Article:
France aims to expand paternity leave, require fathers to take it

Fathers in France may soon be able to spend more time with their newborns.

The European country’s president, Emmanuel Macron, is eager to double the time men are allowed to take off for paternity leave from two weeks to 28 days.

In addition, Macron, who shared his goal Wednesday in an Instagram post, hopes to require men to take at least one week of leave after welcoming a child.

The president also went to a child-care center in Longjumeau, a suburb of Paris, on Wednesday.

“When a baby arrives in the world, there is no reason it should be only the mom who takes care of it,” Macron said. “It’s important to have greater equality in sharing responsibilities.”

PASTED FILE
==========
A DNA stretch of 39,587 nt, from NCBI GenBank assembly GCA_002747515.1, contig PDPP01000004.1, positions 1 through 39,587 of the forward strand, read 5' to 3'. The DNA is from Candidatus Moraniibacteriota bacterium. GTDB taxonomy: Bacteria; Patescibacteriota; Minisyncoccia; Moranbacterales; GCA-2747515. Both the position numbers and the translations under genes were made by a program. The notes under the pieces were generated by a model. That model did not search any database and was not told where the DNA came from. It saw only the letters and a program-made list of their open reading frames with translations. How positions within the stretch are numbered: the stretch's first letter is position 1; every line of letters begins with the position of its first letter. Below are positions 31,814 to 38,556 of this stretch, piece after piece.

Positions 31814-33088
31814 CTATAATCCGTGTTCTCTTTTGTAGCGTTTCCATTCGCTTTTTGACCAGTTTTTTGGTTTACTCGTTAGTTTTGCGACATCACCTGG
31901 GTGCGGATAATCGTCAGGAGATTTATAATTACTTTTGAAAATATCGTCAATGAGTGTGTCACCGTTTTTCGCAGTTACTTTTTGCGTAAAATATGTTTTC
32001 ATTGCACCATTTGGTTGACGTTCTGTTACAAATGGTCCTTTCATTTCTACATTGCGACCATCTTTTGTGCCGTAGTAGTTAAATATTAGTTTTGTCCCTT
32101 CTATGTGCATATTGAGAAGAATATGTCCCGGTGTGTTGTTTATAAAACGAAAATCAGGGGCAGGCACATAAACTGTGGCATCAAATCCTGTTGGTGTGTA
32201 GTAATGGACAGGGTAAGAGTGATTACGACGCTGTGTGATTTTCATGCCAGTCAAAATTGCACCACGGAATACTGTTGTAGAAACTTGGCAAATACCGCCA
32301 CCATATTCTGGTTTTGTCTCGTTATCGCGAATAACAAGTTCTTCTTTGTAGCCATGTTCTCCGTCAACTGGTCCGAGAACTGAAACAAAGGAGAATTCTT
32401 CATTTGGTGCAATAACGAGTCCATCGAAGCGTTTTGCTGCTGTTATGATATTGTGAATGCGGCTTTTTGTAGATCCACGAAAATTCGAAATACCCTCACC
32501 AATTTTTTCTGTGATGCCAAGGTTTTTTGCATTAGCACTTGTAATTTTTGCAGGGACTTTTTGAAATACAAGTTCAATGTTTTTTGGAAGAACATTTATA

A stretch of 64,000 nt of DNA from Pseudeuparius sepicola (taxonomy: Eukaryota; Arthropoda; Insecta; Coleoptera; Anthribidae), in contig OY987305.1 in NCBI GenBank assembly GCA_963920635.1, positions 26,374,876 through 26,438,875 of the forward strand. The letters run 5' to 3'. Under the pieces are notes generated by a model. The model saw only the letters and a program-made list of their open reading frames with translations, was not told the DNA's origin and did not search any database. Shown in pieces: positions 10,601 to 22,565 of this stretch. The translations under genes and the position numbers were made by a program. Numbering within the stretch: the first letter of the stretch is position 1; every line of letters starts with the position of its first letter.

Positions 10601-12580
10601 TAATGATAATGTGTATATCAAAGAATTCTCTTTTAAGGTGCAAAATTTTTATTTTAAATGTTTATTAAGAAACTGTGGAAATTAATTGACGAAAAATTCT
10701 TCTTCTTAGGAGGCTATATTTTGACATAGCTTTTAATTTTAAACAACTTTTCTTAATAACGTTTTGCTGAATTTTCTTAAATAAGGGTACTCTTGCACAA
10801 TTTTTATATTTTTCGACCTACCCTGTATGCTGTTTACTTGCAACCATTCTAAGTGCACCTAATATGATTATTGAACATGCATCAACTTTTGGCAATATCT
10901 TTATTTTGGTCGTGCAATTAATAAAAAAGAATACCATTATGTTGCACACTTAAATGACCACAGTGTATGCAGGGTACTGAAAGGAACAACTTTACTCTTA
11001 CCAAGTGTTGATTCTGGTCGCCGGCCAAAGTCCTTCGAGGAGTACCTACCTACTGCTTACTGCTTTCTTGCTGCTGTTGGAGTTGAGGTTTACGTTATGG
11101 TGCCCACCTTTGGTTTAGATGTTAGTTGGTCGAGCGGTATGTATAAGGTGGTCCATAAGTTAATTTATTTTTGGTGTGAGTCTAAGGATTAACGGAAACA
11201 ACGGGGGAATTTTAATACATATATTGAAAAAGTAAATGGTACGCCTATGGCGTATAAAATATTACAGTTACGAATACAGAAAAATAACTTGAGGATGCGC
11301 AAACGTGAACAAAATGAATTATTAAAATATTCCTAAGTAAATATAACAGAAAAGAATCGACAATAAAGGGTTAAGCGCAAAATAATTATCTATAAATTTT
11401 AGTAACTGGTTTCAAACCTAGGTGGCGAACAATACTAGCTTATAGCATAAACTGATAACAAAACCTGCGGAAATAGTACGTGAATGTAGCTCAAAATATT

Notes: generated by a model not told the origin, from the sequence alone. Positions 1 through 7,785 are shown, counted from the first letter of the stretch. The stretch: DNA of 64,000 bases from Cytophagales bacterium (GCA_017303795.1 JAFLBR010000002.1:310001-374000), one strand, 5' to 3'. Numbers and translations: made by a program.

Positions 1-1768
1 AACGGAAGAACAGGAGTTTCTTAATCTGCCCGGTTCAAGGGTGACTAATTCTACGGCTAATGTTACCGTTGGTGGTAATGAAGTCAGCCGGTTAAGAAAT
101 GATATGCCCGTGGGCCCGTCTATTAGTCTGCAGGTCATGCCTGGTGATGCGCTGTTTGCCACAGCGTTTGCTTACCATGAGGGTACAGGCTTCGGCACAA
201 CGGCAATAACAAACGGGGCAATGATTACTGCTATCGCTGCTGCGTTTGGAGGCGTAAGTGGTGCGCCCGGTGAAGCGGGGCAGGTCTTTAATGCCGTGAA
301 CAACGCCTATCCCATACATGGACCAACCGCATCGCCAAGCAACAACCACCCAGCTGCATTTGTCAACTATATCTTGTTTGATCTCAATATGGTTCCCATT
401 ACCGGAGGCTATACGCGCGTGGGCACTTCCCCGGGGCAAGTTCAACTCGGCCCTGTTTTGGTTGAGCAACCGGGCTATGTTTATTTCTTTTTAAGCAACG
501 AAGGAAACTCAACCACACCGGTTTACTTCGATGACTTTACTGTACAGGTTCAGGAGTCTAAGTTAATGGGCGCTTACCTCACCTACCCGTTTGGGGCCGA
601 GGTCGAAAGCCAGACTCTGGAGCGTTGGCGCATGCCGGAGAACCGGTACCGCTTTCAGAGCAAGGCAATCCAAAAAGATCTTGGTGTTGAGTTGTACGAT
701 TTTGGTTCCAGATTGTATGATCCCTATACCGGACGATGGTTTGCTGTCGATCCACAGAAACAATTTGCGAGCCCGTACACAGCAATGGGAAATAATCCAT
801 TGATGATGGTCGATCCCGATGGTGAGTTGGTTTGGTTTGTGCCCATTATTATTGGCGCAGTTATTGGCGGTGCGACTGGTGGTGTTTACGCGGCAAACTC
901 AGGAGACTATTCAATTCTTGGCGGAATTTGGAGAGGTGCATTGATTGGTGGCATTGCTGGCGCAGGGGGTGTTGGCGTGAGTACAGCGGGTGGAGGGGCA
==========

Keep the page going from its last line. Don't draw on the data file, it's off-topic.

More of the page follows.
Women in France are required to take at least eight weeks of maternity leave after welcoming a child, and are eligible to take at a leave of at least 16 weeks for their first child.

For their third child and beyond, mothers can take up to 26 weeks of maternity leave.

Macron stressed the significance of fathers being there with their newborns for the “intimate” moments, too.

Under Macron’s new plan, fathers would receive money daily from the country’s state health insurance system while they are on paternity leave.

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